Isn't it conceivable that like Al Capone this guy has indulged in much criminality but this defacement is the only one at present where they have enough evidence for a conviction? Other charges may or may not follow as evidence is developed.
Re: Not what I was waiting for
The 920 doesn't have xenon flash... I think that was only on the new 928.
Personally I've got quite into the wireless charging of the 920... Seems a backwards step to remove that.
Does look beautiful though!
Saudi is a pretty brutal dictatorship, as is the UAE.
But you won't find obama or Cameron talking about that, because they are OUR brutal dictators.
Cameron and Obama are currently helping the Saudis impose their particular brand of "freedom" on Syria... One has to feel sorry for the Syrians... It's out of the frying pan and into the fire, and they won't have us to condemn on their behalf when it's the Saudis bugging the communications and beating the living daylights out of them.
Does Amazon get to listen to all my calls?
They'll have to fight it out with Rupert Murdoch's boys.
The problem is that the US can only regulate transactions that happen in the US.
And with bitcoin, the whole point is that the transactions are virtual, and anonymous. If users choose to make it this way, its not possible to know who is exchanging currency and where they are located.
So the Feds can legislate all they like, its not going to have much effect.
Bitcoin is being driven by the failure of state currencies - the issuers of fiat paper can never resist the temptation to finance their overspending by printing ever more currency, until its worthless. They are the biggest factor driving bitcoin.
"I'd say that open source is better for non-geeks. If you let non-geeks loose on the internet with an Windows box, then they will get hosed within 20 minutes. Linux systems do not have that problem"
Oh but they do.
Linux is complicated, especially for the not so tech savvy.
For example I've seen Linux boxes get compromised because someone was having permissions issues with a website so did CHMOD 777 and opened it all up.
Is Linux inherently less secure? No, certainly not. The problem is users. On the desktop Linux is much less likely to get compromised because
1) most users are tech savvy
2) there are many fewer users, less fruitful to write malware to attack them.
But on servers its a different story, Linux ones are more likely to get hacked. Again its not because Linux isn't secure - its the old story of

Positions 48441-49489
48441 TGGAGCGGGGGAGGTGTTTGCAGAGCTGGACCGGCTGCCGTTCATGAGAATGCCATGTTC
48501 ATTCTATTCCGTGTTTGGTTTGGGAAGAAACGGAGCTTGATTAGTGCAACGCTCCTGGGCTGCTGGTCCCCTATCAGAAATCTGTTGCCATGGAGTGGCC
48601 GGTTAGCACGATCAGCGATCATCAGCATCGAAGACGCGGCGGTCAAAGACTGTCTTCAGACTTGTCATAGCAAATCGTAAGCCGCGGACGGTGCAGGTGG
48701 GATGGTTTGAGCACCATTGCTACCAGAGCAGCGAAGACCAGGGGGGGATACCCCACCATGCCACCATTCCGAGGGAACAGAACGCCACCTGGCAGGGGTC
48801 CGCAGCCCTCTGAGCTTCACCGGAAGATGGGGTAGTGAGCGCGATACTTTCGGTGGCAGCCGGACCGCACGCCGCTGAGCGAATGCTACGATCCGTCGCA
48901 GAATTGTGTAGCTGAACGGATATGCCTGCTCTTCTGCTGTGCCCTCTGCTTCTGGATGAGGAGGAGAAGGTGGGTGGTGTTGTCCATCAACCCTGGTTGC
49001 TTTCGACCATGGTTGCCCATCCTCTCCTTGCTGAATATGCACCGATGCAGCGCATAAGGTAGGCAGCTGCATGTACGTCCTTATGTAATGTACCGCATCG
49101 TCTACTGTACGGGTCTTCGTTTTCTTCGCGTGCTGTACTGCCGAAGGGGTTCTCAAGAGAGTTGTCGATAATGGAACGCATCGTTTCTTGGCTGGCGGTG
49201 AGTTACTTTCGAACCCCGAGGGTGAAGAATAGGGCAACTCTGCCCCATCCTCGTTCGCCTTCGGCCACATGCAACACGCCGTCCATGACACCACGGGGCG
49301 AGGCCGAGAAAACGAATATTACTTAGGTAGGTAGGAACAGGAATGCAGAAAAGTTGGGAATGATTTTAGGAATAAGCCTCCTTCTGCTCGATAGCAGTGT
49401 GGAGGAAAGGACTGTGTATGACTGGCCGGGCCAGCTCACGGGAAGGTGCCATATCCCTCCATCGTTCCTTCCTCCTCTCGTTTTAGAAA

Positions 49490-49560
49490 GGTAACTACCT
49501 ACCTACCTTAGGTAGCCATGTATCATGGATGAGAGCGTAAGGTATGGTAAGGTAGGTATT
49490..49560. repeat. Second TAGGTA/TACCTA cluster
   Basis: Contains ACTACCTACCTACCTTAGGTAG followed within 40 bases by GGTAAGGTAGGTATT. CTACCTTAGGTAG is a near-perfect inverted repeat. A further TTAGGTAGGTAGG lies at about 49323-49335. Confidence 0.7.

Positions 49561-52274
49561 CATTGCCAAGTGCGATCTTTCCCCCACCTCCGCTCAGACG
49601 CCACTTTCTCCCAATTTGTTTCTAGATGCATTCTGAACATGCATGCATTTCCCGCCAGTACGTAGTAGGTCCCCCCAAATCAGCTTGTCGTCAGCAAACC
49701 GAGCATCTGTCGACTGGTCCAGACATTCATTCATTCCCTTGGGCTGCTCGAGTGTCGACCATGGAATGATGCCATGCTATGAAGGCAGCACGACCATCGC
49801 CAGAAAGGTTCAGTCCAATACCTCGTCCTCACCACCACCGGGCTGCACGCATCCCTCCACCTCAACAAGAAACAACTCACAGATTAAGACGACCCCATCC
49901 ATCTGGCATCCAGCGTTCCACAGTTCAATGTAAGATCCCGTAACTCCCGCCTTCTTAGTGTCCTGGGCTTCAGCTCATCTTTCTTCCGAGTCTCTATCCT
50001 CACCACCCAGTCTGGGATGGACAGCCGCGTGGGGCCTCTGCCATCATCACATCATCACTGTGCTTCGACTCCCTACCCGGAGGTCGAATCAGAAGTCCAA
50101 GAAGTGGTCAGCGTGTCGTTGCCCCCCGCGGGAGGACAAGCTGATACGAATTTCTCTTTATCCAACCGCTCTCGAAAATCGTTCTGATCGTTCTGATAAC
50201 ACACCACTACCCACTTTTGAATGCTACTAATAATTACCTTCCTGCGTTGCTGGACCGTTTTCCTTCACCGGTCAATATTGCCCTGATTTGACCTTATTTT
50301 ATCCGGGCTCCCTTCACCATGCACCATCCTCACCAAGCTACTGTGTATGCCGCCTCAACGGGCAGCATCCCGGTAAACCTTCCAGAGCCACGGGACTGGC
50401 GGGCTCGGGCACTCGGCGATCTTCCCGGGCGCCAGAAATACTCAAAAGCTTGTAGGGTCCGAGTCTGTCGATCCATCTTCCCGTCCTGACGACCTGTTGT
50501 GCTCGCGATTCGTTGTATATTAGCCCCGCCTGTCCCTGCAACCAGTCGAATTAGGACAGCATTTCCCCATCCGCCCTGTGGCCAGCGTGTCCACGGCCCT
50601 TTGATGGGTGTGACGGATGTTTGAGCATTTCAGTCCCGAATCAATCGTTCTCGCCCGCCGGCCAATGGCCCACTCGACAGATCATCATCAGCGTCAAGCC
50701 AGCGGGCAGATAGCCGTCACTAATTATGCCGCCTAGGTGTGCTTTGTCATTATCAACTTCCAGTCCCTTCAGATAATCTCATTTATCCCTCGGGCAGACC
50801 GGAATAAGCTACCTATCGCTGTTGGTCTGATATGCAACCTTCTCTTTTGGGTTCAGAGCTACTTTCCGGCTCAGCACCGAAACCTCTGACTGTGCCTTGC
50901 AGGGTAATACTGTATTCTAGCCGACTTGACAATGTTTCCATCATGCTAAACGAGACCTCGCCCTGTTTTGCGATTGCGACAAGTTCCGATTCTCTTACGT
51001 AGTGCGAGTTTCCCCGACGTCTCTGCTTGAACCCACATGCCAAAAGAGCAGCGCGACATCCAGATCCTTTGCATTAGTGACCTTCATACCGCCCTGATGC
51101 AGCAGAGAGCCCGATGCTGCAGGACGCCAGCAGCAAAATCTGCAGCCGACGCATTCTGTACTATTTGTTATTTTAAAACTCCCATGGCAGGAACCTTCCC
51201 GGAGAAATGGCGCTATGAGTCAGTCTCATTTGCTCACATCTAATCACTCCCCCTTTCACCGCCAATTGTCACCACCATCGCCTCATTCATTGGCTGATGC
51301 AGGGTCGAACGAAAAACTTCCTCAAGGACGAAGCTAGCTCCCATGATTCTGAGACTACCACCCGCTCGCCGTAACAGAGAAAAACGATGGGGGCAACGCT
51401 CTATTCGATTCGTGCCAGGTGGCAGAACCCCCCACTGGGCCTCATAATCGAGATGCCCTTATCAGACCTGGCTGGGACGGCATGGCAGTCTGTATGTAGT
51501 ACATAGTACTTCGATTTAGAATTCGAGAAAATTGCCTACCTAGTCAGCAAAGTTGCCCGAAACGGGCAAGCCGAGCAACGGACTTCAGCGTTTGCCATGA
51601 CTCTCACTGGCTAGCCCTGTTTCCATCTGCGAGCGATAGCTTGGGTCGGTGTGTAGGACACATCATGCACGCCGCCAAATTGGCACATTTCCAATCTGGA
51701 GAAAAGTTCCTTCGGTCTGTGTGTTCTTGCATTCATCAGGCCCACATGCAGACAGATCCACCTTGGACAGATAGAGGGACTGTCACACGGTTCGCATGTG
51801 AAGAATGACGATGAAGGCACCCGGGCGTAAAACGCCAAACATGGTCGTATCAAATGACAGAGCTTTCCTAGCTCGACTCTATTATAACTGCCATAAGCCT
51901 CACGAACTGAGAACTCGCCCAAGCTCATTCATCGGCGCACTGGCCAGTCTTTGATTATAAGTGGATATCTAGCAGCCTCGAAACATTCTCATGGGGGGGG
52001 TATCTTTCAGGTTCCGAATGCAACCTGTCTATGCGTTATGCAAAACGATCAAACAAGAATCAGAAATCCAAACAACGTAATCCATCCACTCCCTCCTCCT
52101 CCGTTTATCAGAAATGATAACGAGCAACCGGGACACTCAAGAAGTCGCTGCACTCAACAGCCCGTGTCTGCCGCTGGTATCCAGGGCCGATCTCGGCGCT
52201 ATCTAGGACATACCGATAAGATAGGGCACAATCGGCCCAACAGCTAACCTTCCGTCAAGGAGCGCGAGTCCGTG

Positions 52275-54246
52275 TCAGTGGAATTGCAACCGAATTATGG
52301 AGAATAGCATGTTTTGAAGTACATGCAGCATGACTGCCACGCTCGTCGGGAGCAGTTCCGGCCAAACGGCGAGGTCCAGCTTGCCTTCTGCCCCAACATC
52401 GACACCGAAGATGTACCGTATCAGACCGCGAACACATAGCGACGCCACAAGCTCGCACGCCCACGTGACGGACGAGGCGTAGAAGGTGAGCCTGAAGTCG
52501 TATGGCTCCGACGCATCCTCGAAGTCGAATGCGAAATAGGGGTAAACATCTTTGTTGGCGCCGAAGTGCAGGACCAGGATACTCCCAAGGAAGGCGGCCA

1) clueless user actions
2) old software that hasn't been updated.
Use this in the pub and it can be only a matter of time until we see the first "google glassing".
"When I was a kid my dad owned a chip shop, until he lost his business to a combination of recession and a bypass killing half his trade"
That sounds like it must have been the most dangerous stretch of road in the world.
"Maybe some enterprising group will start handing out distros at the tube, train stations etc. That would get people thinking"
I think most people with the skills to use those would probably be aware of Linux already.
I tried Red Hat years ago and was surprised at how easy it was to install - since then I've installed Mint and Ubuntu and both were easy to install.
I think the big reason most people don't use Linux on the desktop is because they are largely happy with Windows. They like the fact that they are running the de facto standard, because as others have posted it means they have no problem using the programs they want to use. Its the same reason Windows Phone is going to struggle to gain market share - its not to do with the quality of the product (which has received good reviews), ultimately most people will stick with what they know unless they have a very pressing reason to change.
I thought Windows 8 might provide that reason, but looks like MS might be fixing the problems with that in a future release.
My comment wasn't negative. Linux is great I'm glad it's there.
Eadon logic dictates that market share is all when it comes to windows phone. Applies different logic to desktop.
Facts are that Linux isn't breaking through on the desktop, and to me that is partly because of people like eadon.
Now when I pick up when kerb crawling in my hummer I'll know to leave the engine running.
Re: Isn't it odd...
"The reality is that the Market (when it has a choice) loves Apple, loves Android, likes Blackberry and... it loathes phones with Windows 7 or Windows 8 on them."
And on the desktop/laptop the market apparently loves Windows. Which doesn't automatically mean Windows is great, or does it?
I've had a Lumia 920 for a month or so now. I have some gripes but on the whole its a great phone - looks great, easy to use, fast and responsive, stable (no crashes yet). In fact my biggest gripe is the lack of some major apps on it (eg iPlayer). But that isn't really a criticism of the OS itself is it? The same criticism could be levelled at your beloved Linux on the desktop (and again would be unfair).
No doubt Eadon will have his own take on it.
Lumia handsets seem to be shifting fairly well. The question is can they keep up the momentum and continue to ramp up sales.
On trips to Boston it will be observed that recreation for a substantial number of the local residents includes attending bars that have overt support for people who planted bombs in British streets and pubs.
I'd like to think that if anything positive were to come from these bombings it would be that it might cause such behaviour to be frowned upon in Boston, but I doubt it.
Re: Eadon's late
He's probably still at his telnet port 80 prompt, constructing his post.